I was on NPR’s “News & Notes with Ed Gordon” today to discuss gasoline prices with Julianne Malveaux. It was a rather bizarre experience. Apparently, the Left is of many, many minds when it comes to energy conservation—and all of those minds seem to coexist in the same head.
On the one hand, Dr. Malveaux was quite adamant that we need to “incentivize people” (her phrase) to use mass transit. But, on the other hand, she was equally adamant that gasoline prices were too high and had to be brought down by hook or crook.
Question 1: Wouldn’t increasing the marginal cost of driving provide the most powerful incentive for people to use mass transit?
Question 2: Wouldn’t decreases in marginal driving costs reduce the incentive people would have to use mass transit?
I tried to press her on those points but couldn’t get a straight or even understandable answer out of her.
When I tried to point out that how much people spend on gasoline is largely under their control and that high gasoline costs will do more to encourage conservation than anything government could do, I was treated to a rather loud rant about why most people had no option but to keep buying gas and that only ivory tower, doctrinaire Cato types would ever believe to the contrary.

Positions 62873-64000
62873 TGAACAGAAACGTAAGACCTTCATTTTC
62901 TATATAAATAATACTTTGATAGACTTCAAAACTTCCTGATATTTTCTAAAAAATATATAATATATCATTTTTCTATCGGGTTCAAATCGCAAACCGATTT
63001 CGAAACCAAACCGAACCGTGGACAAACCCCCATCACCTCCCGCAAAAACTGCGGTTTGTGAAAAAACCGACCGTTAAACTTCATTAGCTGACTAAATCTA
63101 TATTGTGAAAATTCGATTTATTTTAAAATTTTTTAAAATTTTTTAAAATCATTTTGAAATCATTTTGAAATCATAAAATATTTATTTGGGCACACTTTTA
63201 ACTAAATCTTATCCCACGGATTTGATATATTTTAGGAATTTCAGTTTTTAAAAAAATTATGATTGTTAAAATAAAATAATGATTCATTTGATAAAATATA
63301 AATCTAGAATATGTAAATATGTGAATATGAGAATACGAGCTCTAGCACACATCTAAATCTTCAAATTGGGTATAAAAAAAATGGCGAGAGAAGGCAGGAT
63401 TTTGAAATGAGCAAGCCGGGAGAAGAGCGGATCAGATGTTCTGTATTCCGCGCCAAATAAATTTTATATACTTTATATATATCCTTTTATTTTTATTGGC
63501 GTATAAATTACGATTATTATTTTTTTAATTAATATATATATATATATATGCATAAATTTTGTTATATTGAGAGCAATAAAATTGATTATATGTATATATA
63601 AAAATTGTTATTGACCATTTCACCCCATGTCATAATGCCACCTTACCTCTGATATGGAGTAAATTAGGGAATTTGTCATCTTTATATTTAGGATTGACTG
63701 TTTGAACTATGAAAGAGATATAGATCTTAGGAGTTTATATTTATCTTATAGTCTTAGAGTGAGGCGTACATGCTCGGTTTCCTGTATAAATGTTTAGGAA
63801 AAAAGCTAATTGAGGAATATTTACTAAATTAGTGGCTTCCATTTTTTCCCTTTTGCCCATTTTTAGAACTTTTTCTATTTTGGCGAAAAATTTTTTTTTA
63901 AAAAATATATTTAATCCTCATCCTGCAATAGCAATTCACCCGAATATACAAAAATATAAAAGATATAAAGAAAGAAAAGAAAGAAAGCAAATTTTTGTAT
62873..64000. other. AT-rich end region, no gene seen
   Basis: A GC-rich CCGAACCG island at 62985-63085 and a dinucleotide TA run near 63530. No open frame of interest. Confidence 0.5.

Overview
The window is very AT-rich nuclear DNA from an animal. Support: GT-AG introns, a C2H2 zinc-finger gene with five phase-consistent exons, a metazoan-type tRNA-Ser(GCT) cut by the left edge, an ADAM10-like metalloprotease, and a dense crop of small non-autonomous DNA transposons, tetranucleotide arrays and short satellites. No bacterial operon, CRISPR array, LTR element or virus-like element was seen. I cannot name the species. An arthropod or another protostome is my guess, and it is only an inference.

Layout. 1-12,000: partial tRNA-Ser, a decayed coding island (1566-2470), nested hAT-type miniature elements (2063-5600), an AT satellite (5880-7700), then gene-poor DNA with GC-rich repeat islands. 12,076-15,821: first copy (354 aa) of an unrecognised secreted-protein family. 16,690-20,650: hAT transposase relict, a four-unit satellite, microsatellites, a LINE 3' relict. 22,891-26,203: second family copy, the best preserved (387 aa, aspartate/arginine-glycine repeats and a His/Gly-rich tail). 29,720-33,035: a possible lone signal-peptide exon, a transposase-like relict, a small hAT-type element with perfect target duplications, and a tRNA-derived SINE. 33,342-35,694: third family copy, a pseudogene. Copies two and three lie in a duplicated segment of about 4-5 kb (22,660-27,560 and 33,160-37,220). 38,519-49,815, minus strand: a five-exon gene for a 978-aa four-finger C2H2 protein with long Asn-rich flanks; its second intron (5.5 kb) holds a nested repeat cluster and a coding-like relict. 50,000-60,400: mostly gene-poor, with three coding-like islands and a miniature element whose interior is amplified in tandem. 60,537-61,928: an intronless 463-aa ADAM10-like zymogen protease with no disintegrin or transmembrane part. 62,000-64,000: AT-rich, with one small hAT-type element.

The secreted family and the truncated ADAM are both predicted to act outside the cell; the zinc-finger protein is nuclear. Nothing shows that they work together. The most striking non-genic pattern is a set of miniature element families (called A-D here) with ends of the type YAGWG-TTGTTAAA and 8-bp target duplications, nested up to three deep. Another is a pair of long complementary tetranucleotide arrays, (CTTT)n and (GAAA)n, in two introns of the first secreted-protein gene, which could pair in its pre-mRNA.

Now, this is really something. Up until recently, environmentalists and conservationists have gone on at quite some length about how people can and should conserve energy. When I took a page from that book and suggested that people could sell their SUVs, pickups, and luxury sedans for more fuel efficient cars, I was told that this would be too expensive for working Americans to even consider (huh?). When I suggested that people could move closer to work or to mass transit hubs if they wanted to cut their commute costs, I was accused of crazy talk. When I suggested that car-pooling is always possible for those who don’t want to pick up stakes, I was informed that this is yet more crazy talk. When I suggested that people may want to rethink how often and how far they drive around town on errands or the nature of their summertime vacations, I was accused of peddling nonsense. When I argued that high gasoline prices are actually something that conservationists and environmentalists should embrace, I was dismissed as a nutcase.
Apparently, all that talk about conservation from the Left was smoke. It’s actually an impossible task, quite beyond the capabilities of mere mortals.